Make everyone a salesperson - 25th July 2016

Is there a more valuable ability in the race to be a successful business than the ability to sell? I think not. Selling solves everything. Financial problems. Logistical problems. Headaches. Ok, not everything but most. Providing, of course, that you’re selling properly, responsibly, offering a product or service that works and offers the value your customers seek. If you keep selling well, other problems are much easier to solve.

I want to you to consider turning everyone in your organisation into a salesperson, at least to some extent. There is a danger that only your sales teams read articles like this or attend sales training sessions. Yet your accounts teams, legal teams, marketing, receptionists and all other roles (yes, I know many of you do all of that and make the morning coffee!) also interact with your clients on a day to day basis and the way they deal with your clients and partners affects your ability as a company to sell.

Peter Esders, an international property lawyer I know well, said to me recently, “As a lawyer, I have no legal work to do, no means of using the skills in which I was trained for years through university and law school, unless I am first able to sell my services to potential clients. It’s only once they become clients that I start my work as a lawyer. Up to that point, I’m a salesman. If I fail in that job, I can never succeed in being a lawyer.”

Peter recognises something many don’t: if your company doesn’t sell stuff, nobody has a job. Employees that provide a poor service – rudely chasing up invoices only slightly overdue, for example – too often see no correlation between the terrible customer experience they deliver and the customer failing to return for more business. “That’s the sales team’s job!” they say before grumpily heading off for lunch! Wow, some job. Calling a client that has paid good money to your company only to hear them lament the lack of love they felt from people whose wages are paid by such clients. (I know you’re not all like this! But too many still are).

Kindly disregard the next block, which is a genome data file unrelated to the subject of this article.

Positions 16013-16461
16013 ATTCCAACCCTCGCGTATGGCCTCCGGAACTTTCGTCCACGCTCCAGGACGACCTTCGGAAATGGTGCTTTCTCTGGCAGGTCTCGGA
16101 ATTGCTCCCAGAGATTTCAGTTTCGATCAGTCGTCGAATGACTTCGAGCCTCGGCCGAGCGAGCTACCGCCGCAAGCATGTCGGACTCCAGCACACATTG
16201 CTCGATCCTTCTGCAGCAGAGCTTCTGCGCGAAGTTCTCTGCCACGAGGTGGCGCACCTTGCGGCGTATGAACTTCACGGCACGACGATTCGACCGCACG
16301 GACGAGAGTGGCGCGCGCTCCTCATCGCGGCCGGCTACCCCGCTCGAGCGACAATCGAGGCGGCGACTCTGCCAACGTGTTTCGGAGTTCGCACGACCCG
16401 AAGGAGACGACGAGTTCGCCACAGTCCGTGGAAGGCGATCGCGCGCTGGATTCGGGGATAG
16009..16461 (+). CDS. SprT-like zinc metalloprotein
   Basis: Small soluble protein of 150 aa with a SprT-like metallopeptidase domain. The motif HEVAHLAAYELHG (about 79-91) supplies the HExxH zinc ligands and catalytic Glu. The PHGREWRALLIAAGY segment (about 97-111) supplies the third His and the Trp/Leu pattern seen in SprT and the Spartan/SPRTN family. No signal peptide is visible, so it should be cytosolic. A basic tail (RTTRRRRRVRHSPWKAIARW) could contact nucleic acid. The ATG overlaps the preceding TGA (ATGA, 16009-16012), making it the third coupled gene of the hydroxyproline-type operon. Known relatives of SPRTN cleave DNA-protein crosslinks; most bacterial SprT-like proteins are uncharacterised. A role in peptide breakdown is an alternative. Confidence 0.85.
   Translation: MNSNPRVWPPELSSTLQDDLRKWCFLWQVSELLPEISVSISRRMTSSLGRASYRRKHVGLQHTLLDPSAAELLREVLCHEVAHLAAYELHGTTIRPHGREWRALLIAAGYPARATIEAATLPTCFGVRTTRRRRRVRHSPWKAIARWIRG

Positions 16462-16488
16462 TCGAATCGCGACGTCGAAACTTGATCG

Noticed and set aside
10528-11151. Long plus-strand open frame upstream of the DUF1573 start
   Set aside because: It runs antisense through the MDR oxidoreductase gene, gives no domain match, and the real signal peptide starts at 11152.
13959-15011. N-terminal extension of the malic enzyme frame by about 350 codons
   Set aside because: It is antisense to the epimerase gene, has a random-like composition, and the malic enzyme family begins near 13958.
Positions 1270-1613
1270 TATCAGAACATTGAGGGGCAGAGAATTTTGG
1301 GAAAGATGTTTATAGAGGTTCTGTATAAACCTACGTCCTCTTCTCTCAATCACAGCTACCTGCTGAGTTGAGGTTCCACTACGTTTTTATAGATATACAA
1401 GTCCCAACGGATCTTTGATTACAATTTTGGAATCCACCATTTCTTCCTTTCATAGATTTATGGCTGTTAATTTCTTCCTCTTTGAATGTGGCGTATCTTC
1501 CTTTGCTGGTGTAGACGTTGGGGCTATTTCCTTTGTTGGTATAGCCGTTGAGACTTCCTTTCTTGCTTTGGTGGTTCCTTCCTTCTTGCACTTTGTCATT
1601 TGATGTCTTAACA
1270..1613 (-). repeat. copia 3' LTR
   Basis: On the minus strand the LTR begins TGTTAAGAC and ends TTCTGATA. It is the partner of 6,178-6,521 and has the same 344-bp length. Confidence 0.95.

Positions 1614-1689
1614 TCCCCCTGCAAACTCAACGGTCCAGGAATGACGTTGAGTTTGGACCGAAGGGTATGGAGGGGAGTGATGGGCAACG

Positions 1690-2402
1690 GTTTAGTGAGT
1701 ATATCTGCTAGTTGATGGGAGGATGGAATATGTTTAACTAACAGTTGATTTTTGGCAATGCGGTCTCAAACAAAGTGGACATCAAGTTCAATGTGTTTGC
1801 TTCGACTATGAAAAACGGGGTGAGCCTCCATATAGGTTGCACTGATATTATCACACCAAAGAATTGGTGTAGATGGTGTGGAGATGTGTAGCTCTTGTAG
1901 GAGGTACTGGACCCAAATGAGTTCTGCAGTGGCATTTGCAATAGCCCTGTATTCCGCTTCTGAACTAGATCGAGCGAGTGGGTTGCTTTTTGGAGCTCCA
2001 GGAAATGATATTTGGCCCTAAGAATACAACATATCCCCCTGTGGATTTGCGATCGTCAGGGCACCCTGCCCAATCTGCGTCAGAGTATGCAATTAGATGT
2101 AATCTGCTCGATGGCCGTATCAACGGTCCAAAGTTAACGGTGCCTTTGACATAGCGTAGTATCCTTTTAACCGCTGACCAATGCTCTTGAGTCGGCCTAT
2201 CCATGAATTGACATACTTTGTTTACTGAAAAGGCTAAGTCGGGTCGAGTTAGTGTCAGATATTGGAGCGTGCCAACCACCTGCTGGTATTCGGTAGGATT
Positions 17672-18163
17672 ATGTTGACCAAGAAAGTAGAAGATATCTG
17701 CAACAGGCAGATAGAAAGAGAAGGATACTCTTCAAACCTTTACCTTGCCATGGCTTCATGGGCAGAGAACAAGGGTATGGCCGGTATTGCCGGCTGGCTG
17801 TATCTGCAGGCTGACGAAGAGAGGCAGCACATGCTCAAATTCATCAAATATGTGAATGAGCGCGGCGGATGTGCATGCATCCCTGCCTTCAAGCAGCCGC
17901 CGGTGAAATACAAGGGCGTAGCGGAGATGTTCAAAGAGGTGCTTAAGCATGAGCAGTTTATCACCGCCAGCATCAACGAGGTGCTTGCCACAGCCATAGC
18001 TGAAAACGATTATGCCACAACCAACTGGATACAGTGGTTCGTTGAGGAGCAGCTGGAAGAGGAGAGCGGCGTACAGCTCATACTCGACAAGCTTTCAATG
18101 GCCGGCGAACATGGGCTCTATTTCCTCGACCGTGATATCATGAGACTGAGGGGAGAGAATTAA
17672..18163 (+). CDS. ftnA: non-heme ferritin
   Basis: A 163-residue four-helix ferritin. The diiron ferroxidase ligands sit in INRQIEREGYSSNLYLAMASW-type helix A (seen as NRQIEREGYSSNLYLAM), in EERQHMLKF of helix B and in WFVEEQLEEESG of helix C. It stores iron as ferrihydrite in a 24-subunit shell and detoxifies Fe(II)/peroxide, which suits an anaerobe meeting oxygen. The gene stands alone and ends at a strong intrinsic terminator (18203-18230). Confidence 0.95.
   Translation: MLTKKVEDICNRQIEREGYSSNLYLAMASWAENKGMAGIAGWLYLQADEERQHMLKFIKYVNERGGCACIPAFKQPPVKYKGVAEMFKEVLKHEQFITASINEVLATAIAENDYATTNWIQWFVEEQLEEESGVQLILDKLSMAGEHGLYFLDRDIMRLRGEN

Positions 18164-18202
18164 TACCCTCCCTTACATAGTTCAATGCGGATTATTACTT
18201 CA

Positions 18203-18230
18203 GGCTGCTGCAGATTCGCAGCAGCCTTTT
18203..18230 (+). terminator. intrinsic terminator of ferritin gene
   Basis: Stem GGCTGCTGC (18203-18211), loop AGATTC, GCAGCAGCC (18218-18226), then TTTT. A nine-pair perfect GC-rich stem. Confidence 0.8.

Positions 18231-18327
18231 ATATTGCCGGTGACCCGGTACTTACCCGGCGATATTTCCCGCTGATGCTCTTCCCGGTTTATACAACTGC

Jan Caarlson was the CEO of SAS Airlines many years ago now. He revolutionised the way they worked and turned around the fortunes of the company based, largely, on this simple idea that every member of the company needs to sell the company well by providing an outstanding experience to clients every step of the way. His book – Moments of Truth, which I highly recommend – explained the philosophy that every time a customer came into contact with SAS (seeing a brochure, calling their offices, checking in at an airport, boarding a plane etc), this was a moment of truth. Using the unlikely comparison of the bull and matador facing each other in the bullring, he suggests that if teams get a moment of truth wrong they lose the client for life. Get it right and SAS kept them.

The interactions with the non-sales teams in your company directly affect your ability to sell successfully. They don’t need to sell the benefits of Product A or Service B or overcome price objections but they do need to sell the experience a client or partner has with your business. That takes the same skills as salespeople engage every day: patience, empathy, dynamism, compassion, persuasion and warmth. It will pay you back many times over if you can develop this across the whole team. And your clients will love you for it